"cos then we can charge you for what you've 'ad." 
That seemed to be eminently reasonable. At the end of my lunch, still watching the goodies passing me on their neverending journey - and wishing I had a little more room for further culinary indulgence - I looked around for someone to assess my consumption so that I could pay my bill. An open-faced young lad showed me a short cut to the till where our business was duly transacted.
"That was fun,"  I said.
  "Your first time?" he queried.
Gulping briefly at an unbidden thought about what that question might have meant in a totally different (and more appropriate) context, I said that it was. There was clearly a great deal of pleasure felt that one of his customers had enjoyed the experience of eating at 'his place'. Wishing him well for the rest of the weekend, I went on my way.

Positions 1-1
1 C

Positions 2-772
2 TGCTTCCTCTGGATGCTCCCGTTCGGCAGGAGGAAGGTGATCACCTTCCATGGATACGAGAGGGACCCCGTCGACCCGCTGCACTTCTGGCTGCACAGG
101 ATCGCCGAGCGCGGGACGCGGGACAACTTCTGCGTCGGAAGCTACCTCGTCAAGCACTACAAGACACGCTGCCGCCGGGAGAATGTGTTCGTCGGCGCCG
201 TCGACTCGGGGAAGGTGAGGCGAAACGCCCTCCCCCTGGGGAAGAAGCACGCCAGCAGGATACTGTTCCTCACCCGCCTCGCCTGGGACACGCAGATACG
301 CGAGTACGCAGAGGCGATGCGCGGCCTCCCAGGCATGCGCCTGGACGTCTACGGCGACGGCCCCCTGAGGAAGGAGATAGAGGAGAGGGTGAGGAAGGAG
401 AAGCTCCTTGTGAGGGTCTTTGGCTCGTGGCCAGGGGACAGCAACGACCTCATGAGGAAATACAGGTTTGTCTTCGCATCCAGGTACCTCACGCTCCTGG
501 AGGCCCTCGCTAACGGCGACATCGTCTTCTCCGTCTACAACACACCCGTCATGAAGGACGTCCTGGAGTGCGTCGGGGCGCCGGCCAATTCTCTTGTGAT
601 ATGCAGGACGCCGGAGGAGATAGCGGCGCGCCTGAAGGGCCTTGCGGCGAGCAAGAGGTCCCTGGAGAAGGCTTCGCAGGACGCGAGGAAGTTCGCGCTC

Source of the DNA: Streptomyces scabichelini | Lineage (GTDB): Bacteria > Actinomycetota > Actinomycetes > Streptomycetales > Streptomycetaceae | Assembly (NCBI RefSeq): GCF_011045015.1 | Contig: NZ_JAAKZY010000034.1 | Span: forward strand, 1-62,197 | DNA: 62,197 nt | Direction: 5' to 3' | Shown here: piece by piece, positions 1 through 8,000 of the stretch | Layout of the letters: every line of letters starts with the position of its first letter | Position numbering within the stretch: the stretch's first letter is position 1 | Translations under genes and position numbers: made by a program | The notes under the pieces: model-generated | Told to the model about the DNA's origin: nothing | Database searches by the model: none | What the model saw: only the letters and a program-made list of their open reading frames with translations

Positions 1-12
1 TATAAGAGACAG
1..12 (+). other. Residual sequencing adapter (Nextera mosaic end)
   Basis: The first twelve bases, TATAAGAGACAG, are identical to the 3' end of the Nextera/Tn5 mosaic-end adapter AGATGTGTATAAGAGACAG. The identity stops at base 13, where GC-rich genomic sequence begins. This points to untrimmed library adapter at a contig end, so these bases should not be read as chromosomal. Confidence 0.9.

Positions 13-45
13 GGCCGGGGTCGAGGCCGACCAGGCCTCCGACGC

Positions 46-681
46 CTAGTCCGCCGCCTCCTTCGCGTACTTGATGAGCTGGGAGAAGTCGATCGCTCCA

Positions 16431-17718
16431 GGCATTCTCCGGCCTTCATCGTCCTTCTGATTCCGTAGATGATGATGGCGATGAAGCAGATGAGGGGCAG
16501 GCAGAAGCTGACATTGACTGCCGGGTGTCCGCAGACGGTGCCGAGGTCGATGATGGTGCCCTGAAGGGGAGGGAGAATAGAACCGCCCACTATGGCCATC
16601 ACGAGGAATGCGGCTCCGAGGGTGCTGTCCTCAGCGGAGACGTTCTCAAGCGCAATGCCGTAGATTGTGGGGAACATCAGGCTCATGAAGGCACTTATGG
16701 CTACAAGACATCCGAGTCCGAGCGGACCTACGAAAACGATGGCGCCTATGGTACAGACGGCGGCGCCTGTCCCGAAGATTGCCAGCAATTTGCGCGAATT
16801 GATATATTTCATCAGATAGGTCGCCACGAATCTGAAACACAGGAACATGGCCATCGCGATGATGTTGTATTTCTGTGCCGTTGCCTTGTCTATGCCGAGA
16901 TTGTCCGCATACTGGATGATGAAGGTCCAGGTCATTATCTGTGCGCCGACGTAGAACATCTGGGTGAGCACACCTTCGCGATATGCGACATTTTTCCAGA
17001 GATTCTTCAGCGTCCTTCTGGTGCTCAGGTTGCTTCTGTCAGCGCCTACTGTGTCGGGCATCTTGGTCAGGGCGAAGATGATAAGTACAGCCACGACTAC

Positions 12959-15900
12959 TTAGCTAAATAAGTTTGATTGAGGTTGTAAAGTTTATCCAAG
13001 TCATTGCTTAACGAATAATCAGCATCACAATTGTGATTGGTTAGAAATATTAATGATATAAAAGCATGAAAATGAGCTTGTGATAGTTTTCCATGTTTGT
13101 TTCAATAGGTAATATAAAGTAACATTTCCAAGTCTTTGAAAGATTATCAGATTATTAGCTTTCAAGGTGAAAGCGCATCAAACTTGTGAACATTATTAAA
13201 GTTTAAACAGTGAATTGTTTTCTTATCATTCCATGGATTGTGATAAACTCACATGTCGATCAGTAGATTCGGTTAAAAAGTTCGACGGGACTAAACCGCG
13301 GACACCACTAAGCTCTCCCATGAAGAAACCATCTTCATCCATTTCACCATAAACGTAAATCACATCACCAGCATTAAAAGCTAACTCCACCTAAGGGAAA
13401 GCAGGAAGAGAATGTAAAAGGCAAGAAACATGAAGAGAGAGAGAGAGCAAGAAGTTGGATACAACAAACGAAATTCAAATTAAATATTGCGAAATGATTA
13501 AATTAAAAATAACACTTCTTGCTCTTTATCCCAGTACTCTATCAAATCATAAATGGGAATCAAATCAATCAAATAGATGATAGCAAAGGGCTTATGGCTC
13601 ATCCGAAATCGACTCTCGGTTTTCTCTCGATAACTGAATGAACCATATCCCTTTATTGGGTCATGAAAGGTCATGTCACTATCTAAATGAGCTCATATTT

It had been two days earlier that, having been let out on my own to make my own travel arrangements and travel to the other end of London, (well people are concerned that one might get lost, or lose my ticket, or succumb to some other unfortunate happenstance, and it was a long time ago that I was born in this city), that finally I met up with Natalie d'Arbeloff, that lovely lady who appears in the blogging world as "Blaugustine". Rarely, for me, has time flown so quickly as we conversed about matters psycho-spiritual. It was such a deep pleasure to converse unselfconsciously and to be received so unjudgementally. As we sat and talked and listened, it came to me that I was experiencing that wonderful sense of listening with my eyes, and seeing with my ears. This is a difficult idea to describe, but is so simple when enjoying the sensation.